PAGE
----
This has meant that baby biotech stocks, as well as online retail names like Chewy Inc. (NYSE:CHWY) and Shopify Inc. (NYSE:SHOP), emerging consumer brands like Alkaline Water Co. Inc. (NASDAQ:WTER), social media kingpins like Sprout Social Inc. (NASDAQ:SPT) and so on.
These stocks have soared over the last few months now that the hot spots of the new economy are clear. We know what America will look like after a pivot toward curbside pickup, home delivery and healthier lifestyles.
But these are all still tiny companies that are early in their evolution and are much closer to a ground floor than an absolute ceiling. They have a lot of room to keep soaring now that they’ve achieved critical mass.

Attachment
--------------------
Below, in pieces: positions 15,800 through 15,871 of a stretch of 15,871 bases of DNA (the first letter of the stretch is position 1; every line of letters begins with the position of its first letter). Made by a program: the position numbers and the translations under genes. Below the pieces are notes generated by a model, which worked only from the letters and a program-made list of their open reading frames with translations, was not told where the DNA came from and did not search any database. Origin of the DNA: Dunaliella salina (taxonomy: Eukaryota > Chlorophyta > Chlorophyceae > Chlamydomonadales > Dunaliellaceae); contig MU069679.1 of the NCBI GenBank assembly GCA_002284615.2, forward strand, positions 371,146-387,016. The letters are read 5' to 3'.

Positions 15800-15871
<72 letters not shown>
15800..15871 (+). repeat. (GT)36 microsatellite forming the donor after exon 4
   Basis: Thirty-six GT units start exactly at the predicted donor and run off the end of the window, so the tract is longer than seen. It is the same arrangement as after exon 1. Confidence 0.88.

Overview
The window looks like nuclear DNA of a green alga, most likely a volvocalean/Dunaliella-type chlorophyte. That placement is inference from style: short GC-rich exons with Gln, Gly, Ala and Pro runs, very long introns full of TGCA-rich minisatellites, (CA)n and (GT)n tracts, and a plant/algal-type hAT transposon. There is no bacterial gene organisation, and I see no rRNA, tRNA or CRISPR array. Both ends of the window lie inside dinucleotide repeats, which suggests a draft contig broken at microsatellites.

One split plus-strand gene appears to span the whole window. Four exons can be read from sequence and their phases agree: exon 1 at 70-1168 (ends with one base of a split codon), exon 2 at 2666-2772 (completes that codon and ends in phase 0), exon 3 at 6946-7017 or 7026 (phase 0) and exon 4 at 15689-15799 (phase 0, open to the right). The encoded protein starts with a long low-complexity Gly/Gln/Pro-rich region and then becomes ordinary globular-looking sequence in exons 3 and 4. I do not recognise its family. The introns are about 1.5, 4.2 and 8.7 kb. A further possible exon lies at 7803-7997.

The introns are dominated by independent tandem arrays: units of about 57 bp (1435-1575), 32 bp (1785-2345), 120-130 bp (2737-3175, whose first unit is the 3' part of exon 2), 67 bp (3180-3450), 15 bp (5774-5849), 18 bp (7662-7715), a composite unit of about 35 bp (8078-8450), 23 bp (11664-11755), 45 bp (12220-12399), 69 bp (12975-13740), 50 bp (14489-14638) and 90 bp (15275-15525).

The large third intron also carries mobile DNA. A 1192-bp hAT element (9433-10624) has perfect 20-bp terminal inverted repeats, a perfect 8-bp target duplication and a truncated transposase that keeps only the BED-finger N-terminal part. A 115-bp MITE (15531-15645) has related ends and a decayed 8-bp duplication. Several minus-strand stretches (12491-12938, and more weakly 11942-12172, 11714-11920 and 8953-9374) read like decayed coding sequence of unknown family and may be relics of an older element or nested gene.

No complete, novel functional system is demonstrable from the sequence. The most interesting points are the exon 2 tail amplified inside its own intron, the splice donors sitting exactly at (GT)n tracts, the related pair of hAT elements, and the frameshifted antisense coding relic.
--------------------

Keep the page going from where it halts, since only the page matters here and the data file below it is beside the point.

Bigger market rockets, on the other hand, are leading the way because their businesses are simply too massive to come to a sudden stop. For them, critical mass means that they can keep moving through any disruption short of an absolute catastrophe.
And as it happens, the five biggest stocks around have determined whether the last six months have been stagnant or satisfying for investors. If you purchased shares in these giants, you’re happy. If you shunned them, you’re probably sad.
You know their names. They’re the “FAAMG” group, better known as the established “FANG” dropping Netflix Inc. (NASDAQ:NFLX) but adding mighty Microsoft Corp. (NASDAQ:MSFT) and Apple Corp. (NASDAQ:AAPL).
Between them, they stack up as a titanic 21% of the entire U.S. stock market. And they are the entire reason the NASDAQ is up 12% year to date (YTD), while the S&P 500 is still down 5% so far in 2020.